Stephen Shingleton Life History
Contributor: koand Created: 1 year ago Updated: 1 year ago
Stephen Shingleton was born March 10, 1826, at Mulsford, Bershire, England. The greater part of his childhood, he lived with his grandparents. When about 15 years old, some young lady was so much in love with him, she would walk 20 miles to see him. When 19 years old, he married Elizabeth Roth, who bore him with four children, Harry, Richard, Ester, and Stephen. She was a very delicate woman, finally becoming an invalid some time in her 60s. She heard of the Latter-Day Saints Gospel preached, she joined the church, later Stephen joined and was baptized by Brother Keep. Stephen was a very large man being 6 ft. 3 in. in his stocking feet and weighting 250 pds., while Bro. Keep was not more than 5 ft. and very small. It was a funny sight to see such a small man baptizing such a large man. In later years, people had quite a laugh about it. Mr. Keep lived to be 94 years old and had little white curls around his head. He was so deaf, he could not hear the Tabernacle Organ when standing at the side of it. He used to visit Stephen at home in later years.
After Stephen joined the church he was a local preacher and would stand on the corner and sing and preach. He had a very strong voice and would attract people's attention by his singing. He was an employee of the Great Western Railway in England for 20 years, and was quite well-to-do before coming to Utah, May 23, 1866.
Stephen, when 40 years old, with his wife and four children, also a niece, crossed the Atlantic Ocean, on board the ship American Congress which left England May 23, 1866 with 350 Saints aboard. The Saints were under the direction of John Nicholson. The vessel was a sailing vessel and took six weeks to cross the ocean, and it was a terrible trip, too much for the delicate wife. The ship arrived at New York City July fourth and the emigrants reached Wyoming Nebraska, the outfitting place for crossing the plains July fourteenth. Just as Stephen and family arrived at New York, his wife Elizabeth died, and he had to go on, to cross the plains with his motherless children. He had to leave the casket on the station platform not being able to see her buried, which was a terrible trial all his life.
On July 19, under the Captaincy of John D. Holladay, Stephen and family left Wyoming, Neb., with the ox team emigrating Saints and arrived in Salt Lake City, September 25, 1866, just being 4 months on the trip. Shortly after arriving in Salt Lake City, Stephen met Maria Embling, a young woman whom he had met a few times in England, at the railroad station. They had known each other very well in England. They were married in the Endowment House, and Phil Margetts, the veteran actor, gave a little reception for them at his home. They rented one of his rooms for a little while, and had a table, and a few boxes for furniture. They were always great friends of Phil Margetts and family.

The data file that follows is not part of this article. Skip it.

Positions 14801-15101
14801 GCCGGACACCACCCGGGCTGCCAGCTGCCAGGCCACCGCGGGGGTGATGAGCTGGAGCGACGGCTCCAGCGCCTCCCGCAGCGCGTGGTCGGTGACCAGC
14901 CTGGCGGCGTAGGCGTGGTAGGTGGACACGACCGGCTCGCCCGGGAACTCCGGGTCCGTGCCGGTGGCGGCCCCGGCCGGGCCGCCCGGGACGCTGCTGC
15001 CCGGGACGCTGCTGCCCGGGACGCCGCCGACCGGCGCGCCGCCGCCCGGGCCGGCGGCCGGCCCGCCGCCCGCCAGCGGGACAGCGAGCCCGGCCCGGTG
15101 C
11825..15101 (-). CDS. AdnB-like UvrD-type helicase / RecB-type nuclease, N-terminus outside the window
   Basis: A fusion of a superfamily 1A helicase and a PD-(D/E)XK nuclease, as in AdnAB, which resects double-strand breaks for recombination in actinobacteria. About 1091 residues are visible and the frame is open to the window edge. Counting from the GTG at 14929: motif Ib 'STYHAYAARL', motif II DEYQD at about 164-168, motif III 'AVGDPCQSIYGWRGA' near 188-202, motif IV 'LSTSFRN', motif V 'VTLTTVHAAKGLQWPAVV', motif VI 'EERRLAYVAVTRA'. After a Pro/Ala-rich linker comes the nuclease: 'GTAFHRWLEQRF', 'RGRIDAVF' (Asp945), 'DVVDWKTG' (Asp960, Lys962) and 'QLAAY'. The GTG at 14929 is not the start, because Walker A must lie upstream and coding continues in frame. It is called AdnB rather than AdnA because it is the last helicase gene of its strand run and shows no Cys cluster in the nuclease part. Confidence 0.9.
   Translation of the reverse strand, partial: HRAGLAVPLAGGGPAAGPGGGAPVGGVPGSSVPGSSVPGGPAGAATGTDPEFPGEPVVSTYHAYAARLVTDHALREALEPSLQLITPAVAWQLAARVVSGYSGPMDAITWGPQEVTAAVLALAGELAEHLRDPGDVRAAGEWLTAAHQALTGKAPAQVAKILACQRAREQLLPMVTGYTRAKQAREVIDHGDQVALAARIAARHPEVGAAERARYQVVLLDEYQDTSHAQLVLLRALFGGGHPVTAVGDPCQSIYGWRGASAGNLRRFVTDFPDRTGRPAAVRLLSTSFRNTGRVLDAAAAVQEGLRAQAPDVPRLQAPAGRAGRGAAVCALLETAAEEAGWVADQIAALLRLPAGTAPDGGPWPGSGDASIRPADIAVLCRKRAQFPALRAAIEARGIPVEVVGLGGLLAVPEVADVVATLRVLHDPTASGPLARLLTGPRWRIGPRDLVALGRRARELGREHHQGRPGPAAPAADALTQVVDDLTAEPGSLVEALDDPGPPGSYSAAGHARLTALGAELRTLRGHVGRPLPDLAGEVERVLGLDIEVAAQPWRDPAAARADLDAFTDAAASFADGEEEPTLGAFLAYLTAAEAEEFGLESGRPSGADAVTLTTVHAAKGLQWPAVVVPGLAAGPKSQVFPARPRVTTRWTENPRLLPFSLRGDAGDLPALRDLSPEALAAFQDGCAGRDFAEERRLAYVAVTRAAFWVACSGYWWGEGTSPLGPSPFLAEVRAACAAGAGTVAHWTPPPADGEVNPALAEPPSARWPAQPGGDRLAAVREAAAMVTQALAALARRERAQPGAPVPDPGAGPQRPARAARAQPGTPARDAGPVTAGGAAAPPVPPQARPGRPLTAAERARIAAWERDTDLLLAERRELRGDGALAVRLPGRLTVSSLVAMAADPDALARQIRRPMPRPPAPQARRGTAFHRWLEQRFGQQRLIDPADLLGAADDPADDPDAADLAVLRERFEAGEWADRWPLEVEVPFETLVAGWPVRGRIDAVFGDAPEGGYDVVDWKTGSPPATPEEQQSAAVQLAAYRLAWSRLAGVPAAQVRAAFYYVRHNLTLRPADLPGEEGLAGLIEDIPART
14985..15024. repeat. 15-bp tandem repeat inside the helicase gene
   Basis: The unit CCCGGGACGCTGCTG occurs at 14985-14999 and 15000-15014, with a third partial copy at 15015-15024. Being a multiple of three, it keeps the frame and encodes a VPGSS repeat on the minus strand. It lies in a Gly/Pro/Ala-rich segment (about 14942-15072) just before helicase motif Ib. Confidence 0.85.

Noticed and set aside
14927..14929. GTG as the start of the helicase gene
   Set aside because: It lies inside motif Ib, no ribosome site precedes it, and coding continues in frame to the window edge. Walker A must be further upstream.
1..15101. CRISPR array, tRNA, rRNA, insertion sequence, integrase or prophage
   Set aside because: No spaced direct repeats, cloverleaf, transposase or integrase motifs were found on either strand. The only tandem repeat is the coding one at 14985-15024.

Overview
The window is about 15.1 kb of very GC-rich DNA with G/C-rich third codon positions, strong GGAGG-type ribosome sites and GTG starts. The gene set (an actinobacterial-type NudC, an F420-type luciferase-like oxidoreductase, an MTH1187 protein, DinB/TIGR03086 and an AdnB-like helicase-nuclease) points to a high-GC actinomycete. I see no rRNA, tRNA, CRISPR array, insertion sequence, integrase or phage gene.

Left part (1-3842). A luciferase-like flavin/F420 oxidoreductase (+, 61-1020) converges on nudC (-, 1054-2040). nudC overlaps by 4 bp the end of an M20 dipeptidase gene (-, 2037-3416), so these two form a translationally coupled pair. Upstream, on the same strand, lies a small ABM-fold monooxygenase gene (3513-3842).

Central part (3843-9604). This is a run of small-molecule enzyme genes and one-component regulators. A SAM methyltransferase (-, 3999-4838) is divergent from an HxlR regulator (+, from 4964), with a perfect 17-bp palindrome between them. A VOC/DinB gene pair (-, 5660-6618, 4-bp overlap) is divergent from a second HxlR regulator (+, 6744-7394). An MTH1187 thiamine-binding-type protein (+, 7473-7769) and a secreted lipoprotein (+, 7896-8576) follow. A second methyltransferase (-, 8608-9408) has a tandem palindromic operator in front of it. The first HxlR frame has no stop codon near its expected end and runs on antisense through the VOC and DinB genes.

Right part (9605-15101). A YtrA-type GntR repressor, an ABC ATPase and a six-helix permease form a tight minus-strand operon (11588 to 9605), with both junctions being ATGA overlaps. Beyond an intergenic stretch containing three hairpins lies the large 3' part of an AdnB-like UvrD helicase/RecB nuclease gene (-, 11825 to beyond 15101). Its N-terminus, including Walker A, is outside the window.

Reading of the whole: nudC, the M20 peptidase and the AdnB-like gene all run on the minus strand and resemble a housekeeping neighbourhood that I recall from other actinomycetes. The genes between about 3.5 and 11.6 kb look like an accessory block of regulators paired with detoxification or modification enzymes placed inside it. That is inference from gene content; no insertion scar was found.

Stephen and Maria purchased quite a large piece of land on the corner of sixth West and Second North Street. They built a small four room house for which Maria took in washing to pay for their home. They had a four hole stove for which they paid $90, four chairs, kitchen chairs which were $5 a piece, matches 50 cents a box.
Times were very hard, sometimes they had scarcely enough to eat and after being so well to do in England, Stephen and sons would go out with blankets on their backs and find work. One time Maria had nothing in the house to feed the hungry men. So she chopped up some candles and made a suet pudding. Candles those days were made out of mutton suet. When the men saw the pudding they could not guess where she had gotten suet, but finally guessed.
One time Stephen, Maria, and daughter Ester went to Promontory Point where tracks for railroad were being laid. He saw Chinamen. They were 20 miles from any one but Chinamen, and Stephen carried a scare to his grave where one had struck him. Stephen was also a railroad man in Ogden where they lived for a while. They then came to Salt Lake, where he was section boss in laying the Denver Rio Grande railroad tracks.
They then opened a store on Second South, between State and Second East, where the Old Hippodrome theatre was.They did pretty good, so moved their goods to the living room of their home, and had their store there, on the corner of Second North and Sixth West, where the store is still standing today, after 54 years. About 1890, they built a large store on the same corner. In 1894 or '95, through giving so much credit they had to assign, but soon opened up larger and better than ever. The worry had been too much for Stephen, and he passed to his reward on September 2, 1896. He was 70 years old and still faithful and true to the Gospel after many hardships and trials.
A son, Isaac, and a daughter, Louisa, had been born to Stephen and Maria.
In the early days of pioneering, Fast Day was held on the first Thursday in the month. People left their work and fasted, to go to meeting.
Stephen most always bore his testimony and made the building ring with his strong voice. He lived to sit in the door, and sing the songs of Zion. He never went to school a day in his life yet could read anything.